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By Phil-Peers Yombon

PORT MORESBY, Papua New Guinea (Oct. 19, 1999 – The National)---The four state-run universities yesterday remained firm over their decision to increase fees next year by 25 percent despite a continuing boycott of classes by students.

Stressing their united stand over the fee issue, the heads of the universities made it clear that the increase would stand.

University of PNG Chancellor Dr. Rose Kekedo said the fee increase would stand unless the full University Council reversed that decision, a statement echoed by acting Vice Chancellor Dr. Cecilia Nembou.

University of Technology Chancellor Sir Alkan Tololo, who also represents the University of Vudal, said the increase was in the best interest of the students and the institutions.

Unitech's Acting Vice Chancellor, Dr. Philip Siaguru, added that raising the tuition fees was appropriate in light of the dwindling government funding to the university.

And University of Goroka Vice Chancellor Dr. Mark Solon also stressed the increase would be imposed next year unless the council changed the decision.

The UPNG Council will meet today to discuss a recommendation by its Academic Board Standing Committee to cancel the rest of the academic year, while the Unitech Council and the University of Goroka are expected to decide the issue by next week.

Speaking for the first time on the issue, Sir Alkan, who is a former chancellor of UPNG, said the tuition fee increase was in line with the recommendations made at the Higher Education Summit held here last year and the user-pay policy.

"Tertiary education is not cheap anywhere, and I want the students to be reasonable about this," Sir Alkan said, adding that the 25 percent increase was even less than that charged by some secondary schools.

"The 25 percent fee increase is also in the best interest of the students and the institutions because we came up with the decision after so many debates and discussions last year," he said.

He said that when Government funding for tertiary institutions was low, there was a need for the universities to raise funds internally, and fee increase was one way.

Sir Alkan added that tertiary institutions would face serious funding and operations problems next year.

He urged the students, especially those in their final year, to return to classes immediately, adding that they would feel the repercussions of the current boycott most as they faced the prospect of repeating courses.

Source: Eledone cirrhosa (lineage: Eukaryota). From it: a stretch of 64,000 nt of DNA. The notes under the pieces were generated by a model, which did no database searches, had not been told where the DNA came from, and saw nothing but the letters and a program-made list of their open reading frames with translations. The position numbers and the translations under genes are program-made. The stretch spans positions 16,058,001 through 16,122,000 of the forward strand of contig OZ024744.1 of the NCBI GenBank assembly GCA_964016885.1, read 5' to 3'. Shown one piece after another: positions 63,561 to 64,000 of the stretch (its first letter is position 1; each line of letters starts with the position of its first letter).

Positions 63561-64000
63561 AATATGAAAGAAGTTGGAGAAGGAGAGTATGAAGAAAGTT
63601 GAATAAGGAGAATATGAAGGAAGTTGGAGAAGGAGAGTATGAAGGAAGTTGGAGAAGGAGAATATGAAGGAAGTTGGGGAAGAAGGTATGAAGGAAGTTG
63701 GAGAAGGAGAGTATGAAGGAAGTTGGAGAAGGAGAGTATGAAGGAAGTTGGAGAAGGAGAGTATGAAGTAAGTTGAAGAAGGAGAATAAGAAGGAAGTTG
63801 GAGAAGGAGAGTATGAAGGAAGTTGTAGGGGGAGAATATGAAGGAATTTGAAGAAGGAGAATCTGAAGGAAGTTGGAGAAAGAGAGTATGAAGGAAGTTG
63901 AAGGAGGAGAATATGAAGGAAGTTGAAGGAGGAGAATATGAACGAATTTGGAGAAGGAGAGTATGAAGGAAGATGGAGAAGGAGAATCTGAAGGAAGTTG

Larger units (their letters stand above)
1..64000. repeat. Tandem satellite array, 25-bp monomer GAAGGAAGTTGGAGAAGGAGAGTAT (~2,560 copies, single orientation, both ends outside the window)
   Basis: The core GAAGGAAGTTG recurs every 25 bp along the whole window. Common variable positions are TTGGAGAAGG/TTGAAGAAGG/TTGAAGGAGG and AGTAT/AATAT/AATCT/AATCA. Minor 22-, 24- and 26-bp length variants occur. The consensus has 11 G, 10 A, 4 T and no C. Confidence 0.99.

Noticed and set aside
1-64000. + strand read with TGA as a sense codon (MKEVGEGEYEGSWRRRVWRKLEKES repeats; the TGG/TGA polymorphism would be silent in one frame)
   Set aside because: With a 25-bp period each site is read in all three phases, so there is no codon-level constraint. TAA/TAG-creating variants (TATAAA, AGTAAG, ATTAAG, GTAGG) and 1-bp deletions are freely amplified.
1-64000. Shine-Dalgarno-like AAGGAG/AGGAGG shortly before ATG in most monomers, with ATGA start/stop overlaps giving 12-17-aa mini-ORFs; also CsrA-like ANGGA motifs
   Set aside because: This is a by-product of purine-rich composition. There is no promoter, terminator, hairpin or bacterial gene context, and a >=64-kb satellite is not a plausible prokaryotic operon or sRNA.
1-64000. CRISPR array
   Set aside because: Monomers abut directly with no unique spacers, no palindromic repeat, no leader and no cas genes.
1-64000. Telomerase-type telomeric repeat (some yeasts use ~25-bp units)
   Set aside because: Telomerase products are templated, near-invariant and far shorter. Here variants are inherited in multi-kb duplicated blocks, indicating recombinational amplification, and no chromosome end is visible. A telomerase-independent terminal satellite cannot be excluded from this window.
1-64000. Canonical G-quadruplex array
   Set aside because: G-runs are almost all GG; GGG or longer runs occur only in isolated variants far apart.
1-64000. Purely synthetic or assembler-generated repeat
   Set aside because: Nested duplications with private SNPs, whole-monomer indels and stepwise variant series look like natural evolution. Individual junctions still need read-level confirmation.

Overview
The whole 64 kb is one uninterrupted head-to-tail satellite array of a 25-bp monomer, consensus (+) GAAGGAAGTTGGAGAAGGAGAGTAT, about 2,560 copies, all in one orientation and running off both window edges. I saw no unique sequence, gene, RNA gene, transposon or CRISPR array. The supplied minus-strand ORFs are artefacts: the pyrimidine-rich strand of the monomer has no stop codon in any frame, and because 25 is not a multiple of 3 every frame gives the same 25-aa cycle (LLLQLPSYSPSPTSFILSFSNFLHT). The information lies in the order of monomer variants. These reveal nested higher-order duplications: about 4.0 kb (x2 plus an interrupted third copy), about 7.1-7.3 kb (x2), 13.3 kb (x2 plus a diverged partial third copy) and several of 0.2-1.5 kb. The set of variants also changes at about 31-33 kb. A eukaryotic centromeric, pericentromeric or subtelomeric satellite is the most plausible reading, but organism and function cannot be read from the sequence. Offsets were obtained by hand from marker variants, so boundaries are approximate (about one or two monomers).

Sir Alkan said the Government had been supportive of the universities' efforts.

The students at UPNG and Unitech, meanwhile, vowed to continue their boycott until the fee increase was scrapped.

UPNG Students Representative Council President Benny Tanda also denied that some students were attending classes.

University of Goroka students joined the boycott yesterday.

Classes are reportedly normal at the UPNG's Taurama School of Medicine and Allied Health Sciences here, and the University of Vudal in East New Britain province.

For additional reports from The National, go to PACIFIC ISLANDS REPORT News/Information Links: Newspapers/The National (Papua New Guinea).



PORT MORESBY, Papua New Guinea (October 19, 1999 – Post-Courier)--- The UPNG Council is meeting today to decide whether to prematurely end all academic programs by terminating term three of the academic year.

The council's next normally scheduled meeting will be held on November 17, while today's meeting is to deliberate on the academic board decision to terminate the academic year for all undergraduates at the Waigani campus.

The academic board at its meeting held last week voted unanimously to recommend to the council that the university be closed, following the continuing boycott of classes by students.

The university had remained open after the academic board meeting and the announcement of its recommendation until the special council meeting today.

The students were told to return to classes while waiting for the council's decision today, but have not done so. The boycott of classes at Waigani is into its third week.

The council is also expected to consider the Student Representative Council's (SRC) submission concerning the 25 percent increase in tuition fees.

The submission raises some alternative suggestions on measures which the university can use to cut spending as well as raise funds towards meeting its budgetary targets.

SRC President Benny Tanda said yesterday that the council had no genuine reason to shut the university because the students had not been violent as in previous student demonstrations.

He said students had only been trying to address a genuine issue and the SRC had tried it's best to keep things under control.

Mr. Tanda said that if the council decided to shut the university, it would be up to the National Executive Council (NEC) to revoke the decision.

For additional reports from The Post-Courier, go to PACIFIC ISLANDS REPORT News/Information Links: Newspapers/The Post-Courier (Papua New Guinea).

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